Two Reasons I Live Alone in Remote Alaska

(Mt. Iliamna, Sunset, 2012)

Two reasons I live peacefully and blissfully alone in the forest, hundreds of miles from roads or telephone lines:
1. because there is no going back (where is coming or going?)
2. it’s always better to be alone than in the constant company of those who live in fear

Some nice bonuses:
It’s nice to not hear anyone complaining sometimes.
It’s nice to just be happy and have some tea and listen to the wind and the birds and the sea sometimes.

It doesn’t make it easier to go through the endurance, but it makes me self-reliant so I turn always to my own mind/heart for peace and joy first, and don’t seek these in the minds/hearts of perceived others.
It also makes it easier to love all beings, and not feel all caught up in this or that or part of some other thing.

I’t also is like a gift and a wonderful blessing when I do see people, any people. It also makes it easier not to judge them despite what they appear to be caught up in, and just talk to them as human beings. So, no, it’s not any form of misanthropy.

It’s an act of love. To bring the heart of love to fruition, we sacrifice some things we may have enjoyed, but that don’t help others, and learn to enjoy the most simple things that nurture and bring joy and love to all beings. Equanimity and lovingkindness then become the focus, rather than living in a world where there is competing or compelling, and struggling against others… People bring that socially attached mindset here in the summer when they fish: partially peaceful peaceful, partially struggling, partially kind, partially cruel…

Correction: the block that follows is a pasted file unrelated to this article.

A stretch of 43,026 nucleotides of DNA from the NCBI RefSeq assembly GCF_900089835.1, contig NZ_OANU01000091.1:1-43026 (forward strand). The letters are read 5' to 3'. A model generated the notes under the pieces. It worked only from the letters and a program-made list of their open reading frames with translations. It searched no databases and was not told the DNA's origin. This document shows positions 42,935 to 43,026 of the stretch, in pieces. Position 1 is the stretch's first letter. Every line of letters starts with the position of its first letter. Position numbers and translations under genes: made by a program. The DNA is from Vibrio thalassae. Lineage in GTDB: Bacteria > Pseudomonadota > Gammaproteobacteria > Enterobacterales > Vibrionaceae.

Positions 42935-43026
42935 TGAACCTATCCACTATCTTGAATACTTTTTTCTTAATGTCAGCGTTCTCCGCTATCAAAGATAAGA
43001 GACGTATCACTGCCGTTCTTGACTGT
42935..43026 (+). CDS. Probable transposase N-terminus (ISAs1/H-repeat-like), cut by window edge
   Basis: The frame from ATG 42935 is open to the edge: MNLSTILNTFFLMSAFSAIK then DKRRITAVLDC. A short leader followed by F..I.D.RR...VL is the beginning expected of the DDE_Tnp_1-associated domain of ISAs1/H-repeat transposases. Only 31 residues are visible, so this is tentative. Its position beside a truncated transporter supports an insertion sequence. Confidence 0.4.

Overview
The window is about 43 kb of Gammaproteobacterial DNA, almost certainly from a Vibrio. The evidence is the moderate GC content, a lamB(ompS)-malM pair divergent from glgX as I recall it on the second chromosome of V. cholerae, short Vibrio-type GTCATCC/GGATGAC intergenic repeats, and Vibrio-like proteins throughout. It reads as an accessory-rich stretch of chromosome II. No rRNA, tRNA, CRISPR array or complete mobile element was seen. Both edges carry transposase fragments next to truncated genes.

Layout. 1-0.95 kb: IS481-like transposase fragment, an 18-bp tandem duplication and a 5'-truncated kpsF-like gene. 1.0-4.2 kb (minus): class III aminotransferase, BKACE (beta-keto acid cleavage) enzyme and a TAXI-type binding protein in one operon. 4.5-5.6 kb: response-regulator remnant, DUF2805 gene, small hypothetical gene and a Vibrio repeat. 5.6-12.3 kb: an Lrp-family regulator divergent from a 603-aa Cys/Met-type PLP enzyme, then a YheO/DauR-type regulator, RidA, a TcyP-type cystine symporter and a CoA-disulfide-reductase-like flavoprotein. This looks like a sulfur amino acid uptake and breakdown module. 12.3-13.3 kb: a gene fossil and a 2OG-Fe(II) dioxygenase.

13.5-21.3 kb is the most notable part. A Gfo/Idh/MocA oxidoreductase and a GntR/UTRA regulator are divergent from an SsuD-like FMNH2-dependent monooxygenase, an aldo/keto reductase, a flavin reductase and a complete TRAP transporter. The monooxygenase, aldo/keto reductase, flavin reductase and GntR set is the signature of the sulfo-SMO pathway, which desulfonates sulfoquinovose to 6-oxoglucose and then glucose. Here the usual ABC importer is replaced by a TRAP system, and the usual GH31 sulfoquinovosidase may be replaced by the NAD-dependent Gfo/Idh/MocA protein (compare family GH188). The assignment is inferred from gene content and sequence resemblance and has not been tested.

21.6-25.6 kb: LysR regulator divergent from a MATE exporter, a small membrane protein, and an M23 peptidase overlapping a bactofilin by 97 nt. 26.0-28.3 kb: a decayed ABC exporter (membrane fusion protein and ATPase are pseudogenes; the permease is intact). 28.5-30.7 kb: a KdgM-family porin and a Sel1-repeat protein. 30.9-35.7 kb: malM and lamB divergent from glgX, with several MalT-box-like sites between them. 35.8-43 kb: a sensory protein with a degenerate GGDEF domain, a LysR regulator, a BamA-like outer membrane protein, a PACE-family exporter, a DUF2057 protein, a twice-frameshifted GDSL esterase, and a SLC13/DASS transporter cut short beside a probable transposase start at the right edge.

I wondered once why monks and nuns go to monasteries and don’t live in the world. Then I realized, well, they still live in the world…

Plus the carbon footprint of this lifestyle is about 5% of the traditional American lifestyle, with just my low powered solar panels and tiny wind generator.. Plus technology is such that I can communicate with people in town.

But really, there is no need to organize with Love. Love doesn’t need a movement or a group to be strong. Plus all beings of love are connected by Love in the Heart/Mind/beyond, just like beings caught in a net of hatred and anger connect through the lower centers and act upon things with their minds, and attack the hearts/minds/beyond of love, but love endures, and so there is no real need for technology or even conceptualization for everything to happen perfectly and in accordance with how it should be.

11 thoughts on “Two Reasons I Live Alone in Remote Alaska

    • Thank you Brian. Yes, it’s something I always wanted to do all of my life, but definitely couldn’t explain why, and it seemed like most people didn’t quite understand even when I tried to explain it. Then I thought, “Am I justifying this to myself or to others?” and just did it. So now, it’s just life, and really, there is no need to explain it much, so it’s getting easier. Though I don’t mind civilization per se, it never seemed like society or cities were any safer or easier on the mind and soul than living alone in bear country. Some people think off the grid life means to drop out of society. That seems self-defeating and limited to me. As a human being who has something to offer, it feels pretty good to make a small contribution with some love and joy in my heart, from a peaceful place, and also say what I want say, while living the life I want to live. Could be worse.